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Town Passes Budget, Unsure of State Plans


By Wiley Wood

On Tuesday, June 20, the Town of Norfolk held a special town meeting to vote on a budget for the upcoming fiscal year, which starts July 1.

Although state legislators have failed to agree on a budget, leaving the town unsure what level of support it can expect from the state and whether it will be billed for contributions to the teachers’ pension fund, the Norfolk Board of Finance decided at its June 13 meeting to adopt a best-guess budget.

Michael Sconyers, chairman of the Board of Finance, pointed out that tax collector Sarah Bruso “can’t get the tax bills out until we have a town meeting and a budget.”

Superintendent Mary Beth Iacobelli, who told the board that Botelle School cannot approve contracts for the upcoming year until it knows that funds have been appropriated, welcomed the decision to hold a town meeting.

The budget adopted by the Board of Finance sets the amount to be raised in taxes at $6,704,300, from a grand list of $298 million. The mill rate will climb .36 of a mill, from 22.09 to 22.45 mills. The tax increase over last year is 1.58 percent.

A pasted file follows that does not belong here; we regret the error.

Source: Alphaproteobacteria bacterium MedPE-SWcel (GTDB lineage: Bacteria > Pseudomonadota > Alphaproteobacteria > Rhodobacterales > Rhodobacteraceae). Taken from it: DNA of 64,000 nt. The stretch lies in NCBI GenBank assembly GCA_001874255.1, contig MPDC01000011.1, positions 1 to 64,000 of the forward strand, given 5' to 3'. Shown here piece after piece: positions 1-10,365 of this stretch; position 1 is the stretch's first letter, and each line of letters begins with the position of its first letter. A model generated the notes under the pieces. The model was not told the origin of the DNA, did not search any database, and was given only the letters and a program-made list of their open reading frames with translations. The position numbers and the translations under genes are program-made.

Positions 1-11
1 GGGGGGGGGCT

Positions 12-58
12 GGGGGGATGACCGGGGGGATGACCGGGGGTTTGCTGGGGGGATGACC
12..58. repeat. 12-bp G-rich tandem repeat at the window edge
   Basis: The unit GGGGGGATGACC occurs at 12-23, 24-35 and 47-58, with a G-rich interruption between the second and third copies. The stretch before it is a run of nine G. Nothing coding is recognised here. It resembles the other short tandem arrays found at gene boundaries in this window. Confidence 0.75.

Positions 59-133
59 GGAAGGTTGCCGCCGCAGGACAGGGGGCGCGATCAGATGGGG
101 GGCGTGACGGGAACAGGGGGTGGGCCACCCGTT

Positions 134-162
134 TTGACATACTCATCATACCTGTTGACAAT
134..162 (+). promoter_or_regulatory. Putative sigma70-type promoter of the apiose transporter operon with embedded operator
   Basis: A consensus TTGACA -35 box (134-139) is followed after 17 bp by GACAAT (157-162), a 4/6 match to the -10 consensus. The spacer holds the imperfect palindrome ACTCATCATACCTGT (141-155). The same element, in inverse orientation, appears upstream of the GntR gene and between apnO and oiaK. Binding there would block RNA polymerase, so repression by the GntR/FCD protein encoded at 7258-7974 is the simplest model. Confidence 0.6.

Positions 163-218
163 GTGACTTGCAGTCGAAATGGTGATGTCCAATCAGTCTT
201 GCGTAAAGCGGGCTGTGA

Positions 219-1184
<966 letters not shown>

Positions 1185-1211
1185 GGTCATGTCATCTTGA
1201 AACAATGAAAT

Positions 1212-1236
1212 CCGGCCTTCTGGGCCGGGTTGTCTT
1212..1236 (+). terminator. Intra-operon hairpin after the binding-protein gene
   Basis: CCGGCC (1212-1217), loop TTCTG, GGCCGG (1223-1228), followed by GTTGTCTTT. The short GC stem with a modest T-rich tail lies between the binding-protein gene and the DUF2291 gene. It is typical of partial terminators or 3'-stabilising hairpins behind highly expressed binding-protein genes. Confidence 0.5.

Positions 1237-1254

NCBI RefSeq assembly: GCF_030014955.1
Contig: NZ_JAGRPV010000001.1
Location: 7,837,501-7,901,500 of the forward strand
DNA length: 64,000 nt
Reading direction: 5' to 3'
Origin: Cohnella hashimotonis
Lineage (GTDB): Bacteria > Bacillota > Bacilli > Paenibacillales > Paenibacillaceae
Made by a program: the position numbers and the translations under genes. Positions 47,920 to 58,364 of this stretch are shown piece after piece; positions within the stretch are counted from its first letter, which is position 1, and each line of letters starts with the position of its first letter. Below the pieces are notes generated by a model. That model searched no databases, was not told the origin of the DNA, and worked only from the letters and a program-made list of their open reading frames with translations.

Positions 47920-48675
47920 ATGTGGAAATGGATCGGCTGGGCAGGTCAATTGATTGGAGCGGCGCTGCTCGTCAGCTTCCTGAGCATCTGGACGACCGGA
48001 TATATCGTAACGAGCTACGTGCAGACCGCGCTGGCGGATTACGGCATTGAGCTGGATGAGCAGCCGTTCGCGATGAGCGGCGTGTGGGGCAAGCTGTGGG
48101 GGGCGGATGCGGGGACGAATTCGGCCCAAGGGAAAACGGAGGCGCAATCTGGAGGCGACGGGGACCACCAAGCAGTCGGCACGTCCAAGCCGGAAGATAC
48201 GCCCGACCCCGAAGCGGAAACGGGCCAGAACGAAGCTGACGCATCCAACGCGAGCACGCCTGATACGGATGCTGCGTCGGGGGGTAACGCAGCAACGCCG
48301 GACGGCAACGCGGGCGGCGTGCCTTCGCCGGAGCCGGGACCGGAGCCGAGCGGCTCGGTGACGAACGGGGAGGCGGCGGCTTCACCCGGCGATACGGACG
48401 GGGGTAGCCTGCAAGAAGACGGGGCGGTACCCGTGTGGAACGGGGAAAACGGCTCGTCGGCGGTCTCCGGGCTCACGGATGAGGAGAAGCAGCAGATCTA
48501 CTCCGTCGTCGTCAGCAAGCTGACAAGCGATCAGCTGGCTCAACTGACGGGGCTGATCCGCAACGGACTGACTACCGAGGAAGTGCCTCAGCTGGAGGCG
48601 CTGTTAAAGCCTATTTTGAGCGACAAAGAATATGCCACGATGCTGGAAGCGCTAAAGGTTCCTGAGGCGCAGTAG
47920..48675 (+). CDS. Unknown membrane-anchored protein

State assistance for education and general government is expected to decline by $85,000 from last year.

The budget for Botelle School was cut by $25,000. Other cuts include $7,500 from the Public Works Department, intended for the demolition of the old ambulance building, and $40,000 from the defined benefit pension plan, which is judged to be in good shape.

Increases were seen in the budget for road repairs, which increased $50,000, and for debt service. The town is buying two new plow trucks for the Public Works Department and a pumper for the Norfolk Volunteer Fire Department.

The Board of Finance has assigned $200,000 from the town’s positive fund balance toward this year’s costs, which will leave about $900,000 in the account.

The meeting, chaired by Town Clerk Linda Perkins and moderated by Michael Sconyers, was attended by about 25 Norfolk residents. The budget passed unanimously.

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